Rethink Your Gift Shop Layout

Rethink Your Gift Shop Layout

July 26, 2019

Considering the challenges faced by today’s brick-and-mortar retail locations, it probably goes without saying that your customers’ experience is key. From the second they peek in the windows of your gift shop to the instant they pass the threshold on their way out, everything they see, smell, touch, hear, and even taste – every perception – determines whether they come in, look around, purchase (and how much), and whether they’ll come back.

Your shop’s overall layout predicts product placement, directs customer flow, and defines the overall look and feel of your store, so it deserves excellent planning. Factors that affect your floor plan include the size and shape of your space, your products, and even your target markets. It’s also important to consider the psychology of browsing shoppers – triggers that influence the way they act even without being aware of it. A good layout avoids some triggers and encourages others.

Recommended Floor Plans for Gift Shops

A well-planned layout not only improves your customers’ perceptions, it also helps meet your overall goals for the shop, like directing customers toward high-priority products, or slowing them down a bit to drive impulse purchases. Most gift shops use the loop (or racetrack) plan, the free-flow plan, or often a combination of the two.

The loop plan groups displays in the middle and on the walls of the space, leaving an open path around the perimeter. This leaves your walls highly visible, increasing their value in displaying priority items, and your center displays can be more flexible and creative. For instance, you can slow down shoppers with “speed bump” displays that spotlight one or two select products every week.

Often used by smaller boutiques, the free-flow plan is all about maximizing shoppers’ curiosity and the thrill of discovery. Fixtures and displays are grouped and placed throughout the space at angles to encourage browsing while your walls remain visible. The goal is to guide customers toward specific product zones, even dividing your space into mini shops within the shop. This layout is also easily updated according to seasons or changing needs.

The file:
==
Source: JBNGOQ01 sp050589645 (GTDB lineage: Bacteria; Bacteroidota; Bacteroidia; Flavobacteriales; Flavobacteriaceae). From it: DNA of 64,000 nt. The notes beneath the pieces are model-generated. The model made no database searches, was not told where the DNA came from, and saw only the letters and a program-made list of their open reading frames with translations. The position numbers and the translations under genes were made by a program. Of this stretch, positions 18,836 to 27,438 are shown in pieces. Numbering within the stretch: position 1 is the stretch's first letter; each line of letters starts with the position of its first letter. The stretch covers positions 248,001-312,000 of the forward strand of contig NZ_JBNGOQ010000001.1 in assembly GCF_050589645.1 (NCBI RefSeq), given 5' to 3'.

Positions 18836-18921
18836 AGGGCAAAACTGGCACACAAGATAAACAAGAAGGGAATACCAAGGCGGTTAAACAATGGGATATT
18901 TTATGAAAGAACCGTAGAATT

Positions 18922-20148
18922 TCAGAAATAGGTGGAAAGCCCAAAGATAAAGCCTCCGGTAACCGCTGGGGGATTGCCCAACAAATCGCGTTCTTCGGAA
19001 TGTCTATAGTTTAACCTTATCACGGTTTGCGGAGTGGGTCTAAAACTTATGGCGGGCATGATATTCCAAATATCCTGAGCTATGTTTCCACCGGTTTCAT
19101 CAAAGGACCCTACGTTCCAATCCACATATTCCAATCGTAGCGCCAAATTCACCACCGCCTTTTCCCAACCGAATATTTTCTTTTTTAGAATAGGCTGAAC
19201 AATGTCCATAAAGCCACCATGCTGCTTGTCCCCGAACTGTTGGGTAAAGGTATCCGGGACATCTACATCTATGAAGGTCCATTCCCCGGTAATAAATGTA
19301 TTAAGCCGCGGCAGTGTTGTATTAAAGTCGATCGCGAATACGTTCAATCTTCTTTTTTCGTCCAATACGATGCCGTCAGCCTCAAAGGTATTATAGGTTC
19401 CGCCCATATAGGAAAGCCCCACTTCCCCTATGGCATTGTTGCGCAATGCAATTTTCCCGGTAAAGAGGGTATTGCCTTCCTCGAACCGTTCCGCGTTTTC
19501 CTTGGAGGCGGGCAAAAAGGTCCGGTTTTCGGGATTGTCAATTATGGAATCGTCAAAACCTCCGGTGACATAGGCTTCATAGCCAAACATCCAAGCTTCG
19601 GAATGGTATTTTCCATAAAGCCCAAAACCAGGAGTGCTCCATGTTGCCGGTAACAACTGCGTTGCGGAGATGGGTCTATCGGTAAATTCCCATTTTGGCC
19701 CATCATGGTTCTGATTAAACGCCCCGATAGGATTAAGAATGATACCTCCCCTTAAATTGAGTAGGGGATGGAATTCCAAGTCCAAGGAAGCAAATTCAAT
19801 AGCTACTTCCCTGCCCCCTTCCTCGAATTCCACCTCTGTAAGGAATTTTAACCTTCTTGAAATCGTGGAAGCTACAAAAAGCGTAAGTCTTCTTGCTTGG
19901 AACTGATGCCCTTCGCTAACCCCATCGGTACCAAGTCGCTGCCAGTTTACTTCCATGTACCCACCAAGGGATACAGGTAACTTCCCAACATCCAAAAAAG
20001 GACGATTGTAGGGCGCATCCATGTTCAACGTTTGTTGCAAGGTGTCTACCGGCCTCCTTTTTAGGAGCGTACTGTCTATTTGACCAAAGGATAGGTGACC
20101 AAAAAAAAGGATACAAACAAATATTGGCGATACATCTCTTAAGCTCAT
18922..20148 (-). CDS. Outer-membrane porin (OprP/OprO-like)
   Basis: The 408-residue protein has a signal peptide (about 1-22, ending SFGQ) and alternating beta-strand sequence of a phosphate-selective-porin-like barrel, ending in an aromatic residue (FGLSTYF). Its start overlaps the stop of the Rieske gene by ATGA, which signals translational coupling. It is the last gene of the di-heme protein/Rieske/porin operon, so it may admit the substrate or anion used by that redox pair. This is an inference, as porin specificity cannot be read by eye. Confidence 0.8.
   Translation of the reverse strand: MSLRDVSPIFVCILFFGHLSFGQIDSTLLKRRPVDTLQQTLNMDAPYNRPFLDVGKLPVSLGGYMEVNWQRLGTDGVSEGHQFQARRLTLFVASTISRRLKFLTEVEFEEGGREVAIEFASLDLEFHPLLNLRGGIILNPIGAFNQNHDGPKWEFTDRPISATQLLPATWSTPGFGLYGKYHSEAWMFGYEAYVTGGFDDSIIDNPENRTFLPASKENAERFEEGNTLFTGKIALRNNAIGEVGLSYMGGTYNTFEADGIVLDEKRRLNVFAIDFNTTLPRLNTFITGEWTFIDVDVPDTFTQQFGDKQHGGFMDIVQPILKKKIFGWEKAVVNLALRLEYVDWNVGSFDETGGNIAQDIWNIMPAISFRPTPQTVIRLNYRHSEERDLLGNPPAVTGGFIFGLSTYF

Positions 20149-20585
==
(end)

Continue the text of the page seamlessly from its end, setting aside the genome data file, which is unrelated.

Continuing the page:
Aspects of a Good Layout

Let’s start where your shop starts: the first few square feet just inside the front door. Experts in retail layout call this the decompression zone — the area where your shoppers mentally transition from whatever they were doing outside to the mindset of browsing. If you overcrowd this area, or block it with display tables – anything that hints at a barrier – it can actually send your prospective shoppers right back outside.

The next step past your open, inviting entrance is to think right. Here in the U.S., since we drive on the right side of the road, the natural tendency of 90 percent of shoppers is to drift to the right upon entering a new space. The display area and “power wall” beyond and just to the right of your entrance is your prime real estate for signature promotional items and drawing people in.

Another key to a good layout is help your customers maintain their personal space. People don’t usually mind standing or passing next to each other as long as their attention can be diverted from one another; however, accidentally touching someone else ruins the whole illusion of maintained personal space. Aisle widths of 3.5 feet or more are recommended as most comfortable for all customers, including those using strollers or wheelchairs.

One thing that doesn’t need to be in line of sight is the cash register. Plan for your purchasing area to be either at the end of flow or to the left near the front. This is the option most often chosen for small spaces with limited staff.

(If you’re not already aware, learn more about the ADA’s requirements for retail space and small-business sales & service counters.)

Working Your (Floor) Plan

Once you have some ideas for how to update your layout, it’s smart to get out some grid paper and a pencil and get sketching. This will help you work out any potential hitches before a single item is moved. Really put yourself in your customer’s shoes to envision a comfortable experience that makes sense within your space.

Don’t forget to give some thought to your purchasing counter. If customers won’t have baskets, is there enough room for them to pile items and continue shopping? Put down a bag while checking out? Easily access your card swiper? Get an item gift wrapped, or other customer service? Is there room to display a few small items for impulse buy?

Once your fixtures and displays are in their new positions, stand in the decompression zone and note where your eye is drawn. Any clearly visible walls, display areas – even your seating area or refreshment stand – are “power areas” that will attract instant attention. These are the places to feature new items, seasonal features, and priority displays, so make sure they’re easily accessible.

Finally, test your paths by pushing a large baby stroller throughout the space. If you can navigate easily, congratulations! You’ve built a comfortable space that customers should enjoy moving through.